Based in Irving, Texas, the century-old Boy Scouts of America is one of the nations largest volunteer organizations, with more than 100 million youth participants and 33 million adult Scouts leaders. Those few Scouts, around 2 percent, who attain the highest rank of Eagle Scout comprise an elite group that includes members of Congress, governors, astronauts, professional athletes, business executives and film directors.
Trustworthiness is one of the 12 points of the Scout Law. But experts said that creates an opportunity for predators because few people would look for them in a respected, longstanding institution like the Boy Scouts.
Child protection experts say that the efforts in recent years by the Boy Scouts to better track, report and train youth leaders, and its humility in admitting failure, are all laudable steps, but that much more is needed by an organization that built its name and reputation on trust.
It steps in the right direction, said Christopher Anderson, the executive director of Male Survivor, a nonprofit organization for victims of sexual abuse. The next step is that the Boy Scouts should provide support and help for all those victims and survivors who have been harmed.
Said David Clohessy, director of the Survivors Network of those Abused by Priests: As a society, weve just got to somehow get over this notion that some men, some women, some institutions, are 100 percent pristine and trustworthy. Weve got to look at actual behavior, not reputation.
As in other recent scandals, the Boy Scouts files could produce criminal trials and years of litigation, as well as potentially millions of dollars in damages.
In the Penn State case, former assistant football coach Jerry Sandusky abused young boys he met through his youth charity. Sandusky, who was convicted in June on 45 counts of child sex abuse and sentenced this month to a minimum of 30 years in prison, also was a trusted figure.
It took a three-year state grand jury investigation to bring Sanduskys activities, and the universitys cover-up, to light.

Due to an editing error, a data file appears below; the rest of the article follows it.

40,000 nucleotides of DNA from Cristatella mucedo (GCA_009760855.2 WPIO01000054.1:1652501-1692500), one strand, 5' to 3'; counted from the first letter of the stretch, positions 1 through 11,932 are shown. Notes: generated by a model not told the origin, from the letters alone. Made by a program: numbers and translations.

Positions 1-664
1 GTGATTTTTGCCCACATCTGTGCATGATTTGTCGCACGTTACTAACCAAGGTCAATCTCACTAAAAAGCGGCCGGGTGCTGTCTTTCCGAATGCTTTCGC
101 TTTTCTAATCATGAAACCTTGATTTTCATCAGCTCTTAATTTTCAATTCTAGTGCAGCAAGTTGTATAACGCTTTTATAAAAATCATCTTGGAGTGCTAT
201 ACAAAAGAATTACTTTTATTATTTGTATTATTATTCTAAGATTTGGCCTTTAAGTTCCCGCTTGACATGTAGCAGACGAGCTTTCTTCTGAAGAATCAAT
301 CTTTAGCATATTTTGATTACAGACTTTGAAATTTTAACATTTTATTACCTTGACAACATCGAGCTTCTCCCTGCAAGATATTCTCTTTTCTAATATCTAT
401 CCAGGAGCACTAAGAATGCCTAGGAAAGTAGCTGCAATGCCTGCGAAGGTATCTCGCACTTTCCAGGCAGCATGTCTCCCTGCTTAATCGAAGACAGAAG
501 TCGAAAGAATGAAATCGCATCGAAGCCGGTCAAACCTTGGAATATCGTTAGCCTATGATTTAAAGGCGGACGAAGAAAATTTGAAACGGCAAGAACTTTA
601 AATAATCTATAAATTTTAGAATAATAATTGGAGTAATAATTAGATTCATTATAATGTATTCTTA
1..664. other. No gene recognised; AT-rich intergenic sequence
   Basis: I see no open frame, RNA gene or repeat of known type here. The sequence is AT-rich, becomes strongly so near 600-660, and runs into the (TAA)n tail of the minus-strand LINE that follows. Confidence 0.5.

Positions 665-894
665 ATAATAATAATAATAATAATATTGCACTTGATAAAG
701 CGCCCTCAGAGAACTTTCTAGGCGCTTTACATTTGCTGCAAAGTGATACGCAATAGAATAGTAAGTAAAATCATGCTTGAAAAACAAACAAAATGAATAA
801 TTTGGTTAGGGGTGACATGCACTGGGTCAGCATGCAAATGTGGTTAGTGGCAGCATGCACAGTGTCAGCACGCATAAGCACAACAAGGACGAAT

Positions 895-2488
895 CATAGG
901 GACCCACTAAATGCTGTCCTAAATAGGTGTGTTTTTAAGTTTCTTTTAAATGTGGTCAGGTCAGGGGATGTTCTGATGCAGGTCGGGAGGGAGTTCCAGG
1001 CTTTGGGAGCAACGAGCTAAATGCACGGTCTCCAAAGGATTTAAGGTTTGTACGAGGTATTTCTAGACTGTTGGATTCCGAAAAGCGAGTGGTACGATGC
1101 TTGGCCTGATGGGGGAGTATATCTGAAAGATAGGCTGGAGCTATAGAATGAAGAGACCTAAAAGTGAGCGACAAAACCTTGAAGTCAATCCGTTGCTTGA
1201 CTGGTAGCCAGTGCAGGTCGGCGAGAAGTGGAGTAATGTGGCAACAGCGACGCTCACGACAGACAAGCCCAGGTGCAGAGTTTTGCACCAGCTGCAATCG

In the scandal that has engulfed the Roman Catholic Church, nearly 11,000 people accused American priests of sexual abuse between 1950 and 2002, and the church has faced legal settlements of more than $2 billion. The churchs legal and financial troubles are far from over, and recently, the scandal has spread to congregations in Europe.
Jennifer Freyd, a psychology professor at the University of Oregon and an expert on institutional betrayal, said: The dynamics that can cause institutions to turn a blind eye are powerful dynamics that will show up over and over. Everybody can make a mistake. In the end, its the cover-up that will do you in.
Herman, the Miami lawyer, said that in the cases he is working on, the victims are usually groomed by the predator. The relationship doesnt start off with sex, Herman said. The victim is compliant, not consenting. Obviously a 14-year-old cant consent to sex. They are so confused and guilty, they dont feel like a victim, not until their abuser is named that they say, Oh, my God, I was a victim, Herman said.
Herman added that he believes the Boy Scouts ignored red flags about the molesters.
Information from The New York Times and The Associated Press was used.